I know Carl Lewis has said that when he finished the only thing he wanted to do was go back to the start line and run it again; he hadn’t run the perfect race. I said that to Linford Christie and he was like “Come on, every single one of those people wanted to rerun that race, including Ben Johnson!” so that sort of opened my eyes a little bit.

AW: Have the athletes seen the film?

DG: I know Ben has seen it. He came to the Toronto premiere with his wife and they both loved it.

AW: What’s the most memorable reaction you’ve had from people who’ve seen it so far?

DG: We premiered the film at the Toronto Film Festival last year. At the end, the credits came up and it got a standing ovation which blew me away. I’ve had ovations before but nothing like that. We’d gone to the cinema and it was pissing down with rain, proper Northern England weather in Toronto, just miserable, and there was a queue around the block for tickets which was an amazing moment for me. To get that reaction in the really big traditional theatre it was amazing. I thought everyone was clapping me, but I turn around and Ben Johnson is walking on the stage behind me, and that was what all the clapping was for! [laughs]


AW: When you finish filming and you have this wealth of information in front of you from all the interviews to clips, how far into your editing process does the film really start to take shape?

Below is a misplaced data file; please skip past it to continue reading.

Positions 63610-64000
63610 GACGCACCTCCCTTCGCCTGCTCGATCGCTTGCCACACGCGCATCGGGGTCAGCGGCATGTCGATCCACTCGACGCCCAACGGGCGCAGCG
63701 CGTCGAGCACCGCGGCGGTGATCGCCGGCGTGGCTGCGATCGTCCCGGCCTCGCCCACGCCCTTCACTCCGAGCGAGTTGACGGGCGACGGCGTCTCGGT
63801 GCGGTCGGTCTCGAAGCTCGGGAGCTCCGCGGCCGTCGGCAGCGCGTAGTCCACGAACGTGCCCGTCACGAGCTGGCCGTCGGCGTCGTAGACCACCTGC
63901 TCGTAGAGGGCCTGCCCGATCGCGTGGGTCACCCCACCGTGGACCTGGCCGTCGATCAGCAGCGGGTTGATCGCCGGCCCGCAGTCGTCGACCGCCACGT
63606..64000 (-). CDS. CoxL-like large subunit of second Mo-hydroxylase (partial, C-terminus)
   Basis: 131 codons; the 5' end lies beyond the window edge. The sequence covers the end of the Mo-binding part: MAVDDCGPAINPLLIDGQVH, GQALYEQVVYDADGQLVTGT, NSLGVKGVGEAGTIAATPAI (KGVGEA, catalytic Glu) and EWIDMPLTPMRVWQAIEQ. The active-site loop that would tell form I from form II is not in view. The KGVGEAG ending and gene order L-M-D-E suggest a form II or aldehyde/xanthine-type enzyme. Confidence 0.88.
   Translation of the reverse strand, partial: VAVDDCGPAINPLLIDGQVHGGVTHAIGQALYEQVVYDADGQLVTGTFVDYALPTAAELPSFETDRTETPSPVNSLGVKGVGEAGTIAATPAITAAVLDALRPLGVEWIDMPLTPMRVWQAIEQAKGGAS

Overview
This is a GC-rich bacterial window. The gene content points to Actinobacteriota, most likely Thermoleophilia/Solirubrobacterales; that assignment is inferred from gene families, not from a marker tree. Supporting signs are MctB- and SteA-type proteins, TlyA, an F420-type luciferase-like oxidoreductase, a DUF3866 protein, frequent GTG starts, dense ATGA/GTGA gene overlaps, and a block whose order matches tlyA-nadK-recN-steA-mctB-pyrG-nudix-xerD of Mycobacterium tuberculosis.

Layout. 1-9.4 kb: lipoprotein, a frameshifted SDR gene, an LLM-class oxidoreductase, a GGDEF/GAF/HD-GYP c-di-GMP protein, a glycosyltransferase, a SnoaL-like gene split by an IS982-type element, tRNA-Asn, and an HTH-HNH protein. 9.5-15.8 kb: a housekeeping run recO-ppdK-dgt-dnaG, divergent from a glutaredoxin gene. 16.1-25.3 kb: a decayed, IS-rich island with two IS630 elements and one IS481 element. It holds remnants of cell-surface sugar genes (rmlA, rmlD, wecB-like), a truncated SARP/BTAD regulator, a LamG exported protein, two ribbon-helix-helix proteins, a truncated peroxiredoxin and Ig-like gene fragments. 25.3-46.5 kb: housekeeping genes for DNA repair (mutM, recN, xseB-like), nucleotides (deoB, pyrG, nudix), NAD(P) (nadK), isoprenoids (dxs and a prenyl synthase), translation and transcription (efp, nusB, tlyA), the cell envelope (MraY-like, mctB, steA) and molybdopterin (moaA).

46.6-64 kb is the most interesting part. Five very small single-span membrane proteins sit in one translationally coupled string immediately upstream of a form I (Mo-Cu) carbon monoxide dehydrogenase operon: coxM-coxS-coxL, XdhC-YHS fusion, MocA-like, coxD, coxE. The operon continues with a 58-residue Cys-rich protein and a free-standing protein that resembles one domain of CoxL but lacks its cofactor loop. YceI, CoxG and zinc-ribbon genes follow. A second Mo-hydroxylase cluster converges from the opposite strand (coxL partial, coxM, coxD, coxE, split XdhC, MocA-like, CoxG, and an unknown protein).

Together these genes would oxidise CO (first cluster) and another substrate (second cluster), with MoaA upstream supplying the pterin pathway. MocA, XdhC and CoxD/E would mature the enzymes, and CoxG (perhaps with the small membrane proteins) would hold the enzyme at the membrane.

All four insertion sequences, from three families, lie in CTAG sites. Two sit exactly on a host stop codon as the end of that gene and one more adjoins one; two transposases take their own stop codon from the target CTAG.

DG: These days I tend to film the entire lot, leave it with the editor and then walk away for a bit. What happens is that I’ve got all my ideas and I know what I think is really important and what is amazing, and they’ll probably turn around to me and go “You know what, that bit is not that interesting, it’s a great quote but it’s not that interesting it doesn’t move the story on”. That’s the beauty of the editor that they’re able to have that distance. That sort of initial process is daunting and over the years I’ve learnt to stay away from the edit at the beginning because otherwise it does get too overwhelming.

AW: When making documentaries, you want to be comprehensive but at the same time you don’t want to overload the audience with too much information. I recently asked this question of the director of the Hawking documentary, which is also released this week incidentally; what’s the trick to finding that balance?

DG: As much as possible, I try not to get involved in the mechanics of anything I’m doing. I don’t really want you to know what makes an amazing 100m runner. For me it’s more about the character and the story behind that character. I don’t mind throwing in a little bit of narration to contextualise stuff a bit, such as how money was beginning to get important and the stakes were getting higher, because then you’ve got the understanding of what motivates people to do a certain thing. For me, I want to try and make the subject tell the story, and let the story tell itself so an audience can interpret it. I’ve done films in North Korea before where people think they have an understanding, but the way I always approach it was that the explanation ought to just help move the story on. It shouldn’t be guiding you or making you think a certain way.